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  1. Abstract

    Ecological, health and environmental concerns are driving the need for bio-resourced foams for the building industry. In this paper, we examine foams made from polylactic acid (PLA) and micro cellulose fibrils (MCF). To ensure no volatile organic compounds in the foam, supercritical CO2(sc-CO2) physical foaming of melt mixed systems was conducted. Mechanical and thermal conductivity properties were determined and applied to a net zero energy model house. The results showed that MCF had a concentration dependent impact on the foams. First structurally, the presence of MCF led to an initial increase followed by a decrease of open porosity, higher bulk density, lower expansion ratios and cell size. Differential Scanning Calorimetry and Scanning Electron Microscopy revealed that MCF decreased the glass transition of PLA allowing for a decrease in cell wall thickness when MCF was added. The mechanical performance initially increased with MCF and then decreased. This trend was mimicked by thermal insulation which initially improved. Biodegradation tests showed that the presence of cellulose in PLA improved the compostability of the foams. A maximum comparative mineralization of 95% was obtained for the PLA foam with 3 wt.% MCF when expressed as a fractional percentage of the pure cellulose reference. Energymore »simulations run on a model house showed that relative to an insulation of polyurethane, the bio-resourced foams led to no more than a 12% increase in heating and cooling. The energy efficiency of the foams was best at low MCF fractions.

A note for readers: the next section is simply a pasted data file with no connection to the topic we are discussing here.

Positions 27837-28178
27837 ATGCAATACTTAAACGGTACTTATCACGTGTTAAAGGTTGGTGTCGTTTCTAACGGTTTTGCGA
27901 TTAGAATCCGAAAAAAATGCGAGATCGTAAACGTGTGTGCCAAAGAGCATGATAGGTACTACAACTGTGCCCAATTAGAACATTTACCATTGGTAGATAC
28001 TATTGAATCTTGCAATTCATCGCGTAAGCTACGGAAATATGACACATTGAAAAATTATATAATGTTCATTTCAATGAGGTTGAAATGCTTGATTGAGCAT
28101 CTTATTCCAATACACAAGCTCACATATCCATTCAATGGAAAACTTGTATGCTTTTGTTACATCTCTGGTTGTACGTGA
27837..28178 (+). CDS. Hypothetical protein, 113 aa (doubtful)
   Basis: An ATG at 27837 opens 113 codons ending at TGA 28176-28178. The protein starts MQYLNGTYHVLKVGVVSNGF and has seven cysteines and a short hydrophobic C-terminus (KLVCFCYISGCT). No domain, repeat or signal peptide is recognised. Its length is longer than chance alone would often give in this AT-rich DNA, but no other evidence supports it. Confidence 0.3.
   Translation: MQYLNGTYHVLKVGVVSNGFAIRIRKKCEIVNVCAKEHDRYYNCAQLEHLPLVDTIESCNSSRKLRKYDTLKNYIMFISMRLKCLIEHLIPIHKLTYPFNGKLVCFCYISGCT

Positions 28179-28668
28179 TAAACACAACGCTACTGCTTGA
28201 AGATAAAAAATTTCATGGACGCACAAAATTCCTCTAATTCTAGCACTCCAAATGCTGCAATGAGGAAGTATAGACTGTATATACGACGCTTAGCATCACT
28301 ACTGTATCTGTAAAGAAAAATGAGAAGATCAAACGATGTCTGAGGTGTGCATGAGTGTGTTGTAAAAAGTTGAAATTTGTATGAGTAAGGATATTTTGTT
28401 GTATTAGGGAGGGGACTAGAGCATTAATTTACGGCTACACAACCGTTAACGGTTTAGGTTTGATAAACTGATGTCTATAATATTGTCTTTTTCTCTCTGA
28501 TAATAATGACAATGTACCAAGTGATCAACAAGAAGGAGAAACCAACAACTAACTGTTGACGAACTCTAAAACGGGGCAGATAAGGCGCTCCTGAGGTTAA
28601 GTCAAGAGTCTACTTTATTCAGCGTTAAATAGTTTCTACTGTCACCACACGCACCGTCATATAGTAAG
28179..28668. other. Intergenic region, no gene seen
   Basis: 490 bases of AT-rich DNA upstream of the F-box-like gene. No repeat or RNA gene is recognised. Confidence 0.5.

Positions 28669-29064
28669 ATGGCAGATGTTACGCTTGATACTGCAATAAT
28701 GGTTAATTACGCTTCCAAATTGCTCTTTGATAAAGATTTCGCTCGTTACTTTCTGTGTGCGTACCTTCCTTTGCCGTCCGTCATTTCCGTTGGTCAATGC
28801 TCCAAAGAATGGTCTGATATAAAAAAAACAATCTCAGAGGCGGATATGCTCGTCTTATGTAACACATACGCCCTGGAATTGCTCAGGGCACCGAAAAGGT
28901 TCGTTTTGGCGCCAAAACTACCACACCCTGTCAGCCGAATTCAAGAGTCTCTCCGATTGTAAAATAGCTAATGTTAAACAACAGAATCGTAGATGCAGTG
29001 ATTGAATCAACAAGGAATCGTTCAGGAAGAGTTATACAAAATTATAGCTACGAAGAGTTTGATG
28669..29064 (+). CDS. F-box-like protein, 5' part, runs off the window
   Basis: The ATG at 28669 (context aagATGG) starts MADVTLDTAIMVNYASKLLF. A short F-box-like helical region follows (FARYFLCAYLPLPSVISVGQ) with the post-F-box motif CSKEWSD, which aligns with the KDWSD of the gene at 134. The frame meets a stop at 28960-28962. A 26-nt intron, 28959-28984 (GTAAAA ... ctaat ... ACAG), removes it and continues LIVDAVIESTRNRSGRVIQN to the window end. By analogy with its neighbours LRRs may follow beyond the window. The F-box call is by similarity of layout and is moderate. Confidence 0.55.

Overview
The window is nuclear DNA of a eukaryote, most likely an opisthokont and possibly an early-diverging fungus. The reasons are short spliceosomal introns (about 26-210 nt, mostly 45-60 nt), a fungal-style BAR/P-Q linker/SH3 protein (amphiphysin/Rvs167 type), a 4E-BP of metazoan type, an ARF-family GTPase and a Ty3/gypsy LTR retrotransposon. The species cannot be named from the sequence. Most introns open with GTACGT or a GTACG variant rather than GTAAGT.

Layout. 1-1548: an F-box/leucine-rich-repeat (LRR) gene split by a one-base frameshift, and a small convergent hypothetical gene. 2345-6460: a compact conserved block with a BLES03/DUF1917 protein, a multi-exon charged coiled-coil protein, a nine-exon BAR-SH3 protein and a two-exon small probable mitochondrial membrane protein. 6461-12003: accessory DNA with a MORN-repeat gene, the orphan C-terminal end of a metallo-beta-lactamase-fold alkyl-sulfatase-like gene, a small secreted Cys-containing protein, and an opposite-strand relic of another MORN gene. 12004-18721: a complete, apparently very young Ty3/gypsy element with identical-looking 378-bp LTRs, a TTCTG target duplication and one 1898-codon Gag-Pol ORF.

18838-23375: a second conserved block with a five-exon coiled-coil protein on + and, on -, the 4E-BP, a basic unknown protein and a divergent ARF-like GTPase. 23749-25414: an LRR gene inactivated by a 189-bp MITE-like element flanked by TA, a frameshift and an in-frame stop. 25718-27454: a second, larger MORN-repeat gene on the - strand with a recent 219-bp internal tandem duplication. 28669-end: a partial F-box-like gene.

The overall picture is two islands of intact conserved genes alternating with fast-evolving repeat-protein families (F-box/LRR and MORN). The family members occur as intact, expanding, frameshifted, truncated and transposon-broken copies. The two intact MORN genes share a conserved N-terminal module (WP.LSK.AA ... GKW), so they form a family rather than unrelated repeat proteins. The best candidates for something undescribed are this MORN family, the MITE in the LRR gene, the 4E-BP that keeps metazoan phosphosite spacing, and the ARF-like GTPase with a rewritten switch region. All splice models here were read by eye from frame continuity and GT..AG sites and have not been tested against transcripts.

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  2. Free, publicly-accessible full text available October 31, 2023
  3. Biopolymer foams manufactured using CO2 enables a novel intersection for economic, environmental, and ecological impact but limited CO2 solubility remains a challenge. PHBV has low solubility in CO2 while PCL has high CO2 solubility. In this paper, PCL is used to blend into PBHV. Both unfoamed and foamed blends are examined. Foaming the binary blends at two depressurization stages with subcritical CO2 as the blowing agent, produced open-cell and closed-cell foams with varying cellular architecture at different PHBV concentrations. Differential Scanning Calorimetry results showed that PHBV had some solubility in PCL and foams developed a PCL rich, PHBV rich and mixed phase. Scanning Electron Microscopy and pcynometry established cell size and density which reflected benefits of PCL presence. Acoustic performance showed limited benefits from foaming but mechanical performance of foams showed a significant impact from PHBV presence in PCL. Thermal performance reflected that foams were affected by the blend thermal conductivity, but the impact was significantly higher in the foams than in the unfoamed blends. The results provide a pathway to multifunctional performance in foams of high performance biopolymers such as PBHV through harnessing the CO2 miscibility of PCL.